When he meets a strange boy named Peter Pan in Kensington Gardens, James wonders if perhaps he should spend more time as a child. So strong is Peter’s pull that James agrees to go with Peter to Neverland–at least until the end of his holiday when he will return to London and his future at Eton.

Neverland is not what James imagined, filled with all manner of strange and horrible things from the dreams of other Lost Boys. Worse, Peter refuses to bring James home.

Disillusioned and alone, James Hook soon grows up. He knows who he might have been in London, but when that path is lost to him, he chooses to make himself into the feared pirate captain of his dreams–the pirate who might be able to exact revenge against the Pan in Never Never (2015) by Brianna Shrum.

Never Never is Shrum’s first novel. It is also a standalone retelling of Peter Pan that begins with Hook’s arrival in Neverland as a Lost Boy.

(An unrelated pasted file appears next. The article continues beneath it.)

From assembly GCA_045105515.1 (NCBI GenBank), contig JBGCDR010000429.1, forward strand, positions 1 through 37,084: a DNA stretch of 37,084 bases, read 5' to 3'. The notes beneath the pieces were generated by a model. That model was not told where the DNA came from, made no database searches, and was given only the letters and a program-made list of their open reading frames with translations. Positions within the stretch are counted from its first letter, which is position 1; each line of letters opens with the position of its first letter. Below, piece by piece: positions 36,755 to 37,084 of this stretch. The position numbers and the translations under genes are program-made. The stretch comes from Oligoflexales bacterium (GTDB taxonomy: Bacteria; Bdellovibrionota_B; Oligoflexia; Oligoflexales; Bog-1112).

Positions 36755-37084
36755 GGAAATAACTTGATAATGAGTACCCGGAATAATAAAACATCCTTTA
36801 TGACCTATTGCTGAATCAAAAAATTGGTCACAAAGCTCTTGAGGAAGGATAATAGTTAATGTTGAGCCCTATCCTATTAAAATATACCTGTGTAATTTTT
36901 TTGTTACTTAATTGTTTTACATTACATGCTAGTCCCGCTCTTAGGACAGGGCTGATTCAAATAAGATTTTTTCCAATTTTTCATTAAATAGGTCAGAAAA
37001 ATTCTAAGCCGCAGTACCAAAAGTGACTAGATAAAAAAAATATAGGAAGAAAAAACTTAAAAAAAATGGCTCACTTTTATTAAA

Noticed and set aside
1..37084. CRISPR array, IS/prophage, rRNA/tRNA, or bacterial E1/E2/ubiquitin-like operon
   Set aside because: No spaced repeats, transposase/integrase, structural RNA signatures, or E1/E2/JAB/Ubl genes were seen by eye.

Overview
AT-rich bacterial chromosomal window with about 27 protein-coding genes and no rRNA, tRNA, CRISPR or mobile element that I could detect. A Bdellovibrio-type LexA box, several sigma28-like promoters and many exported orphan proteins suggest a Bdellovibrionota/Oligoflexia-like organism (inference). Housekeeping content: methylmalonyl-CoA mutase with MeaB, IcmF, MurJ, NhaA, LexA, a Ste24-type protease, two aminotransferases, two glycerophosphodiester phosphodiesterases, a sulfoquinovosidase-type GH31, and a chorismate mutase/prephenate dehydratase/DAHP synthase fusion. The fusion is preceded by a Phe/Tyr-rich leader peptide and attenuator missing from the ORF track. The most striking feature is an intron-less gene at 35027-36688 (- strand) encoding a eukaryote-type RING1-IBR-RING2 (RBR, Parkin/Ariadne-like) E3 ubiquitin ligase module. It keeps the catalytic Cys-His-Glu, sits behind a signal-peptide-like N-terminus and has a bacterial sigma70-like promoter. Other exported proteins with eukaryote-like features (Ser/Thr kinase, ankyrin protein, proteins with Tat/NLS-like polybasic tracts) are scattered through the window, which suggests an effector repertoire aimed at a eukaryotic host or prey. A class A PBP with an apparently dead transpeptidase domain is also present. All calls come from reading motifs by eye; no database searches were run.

The thing to remember about Peter Pan, in any form, is that the story is incredibly problematic when viewed through a modern lens. Peter is as vicious as he is careless. Tiger Lily and her tribe make no sense in the context of Neverland being used to meet the whims of both Peter and Barrie. The Indians in Neverland are also portrayed badly with tired and often inaccurate stereotypes about Indians. The issues surrounding Wendy are numerous as well although less relevant in the context of this novel.

The most interesting part of Never Never is, unsurprisingly, Hook himself. The interplay between who Hook is for most of the story (a good young man dealt a very bad hand) and who he chooses to present to Neverland (a villainous pirate) is an interesting one. This duality also leads to some thoughtful meditations on what it means when childhood fantasies are too gruesome–or too grim–to survive into adulthood. The idea of Hook getting older in Neverland without any of the inherent growth and development is also an interesting one. Although James Hook becomes a man called Captain Hook by the end of the novel, he is still very much an angry boy looking for his own version of justice.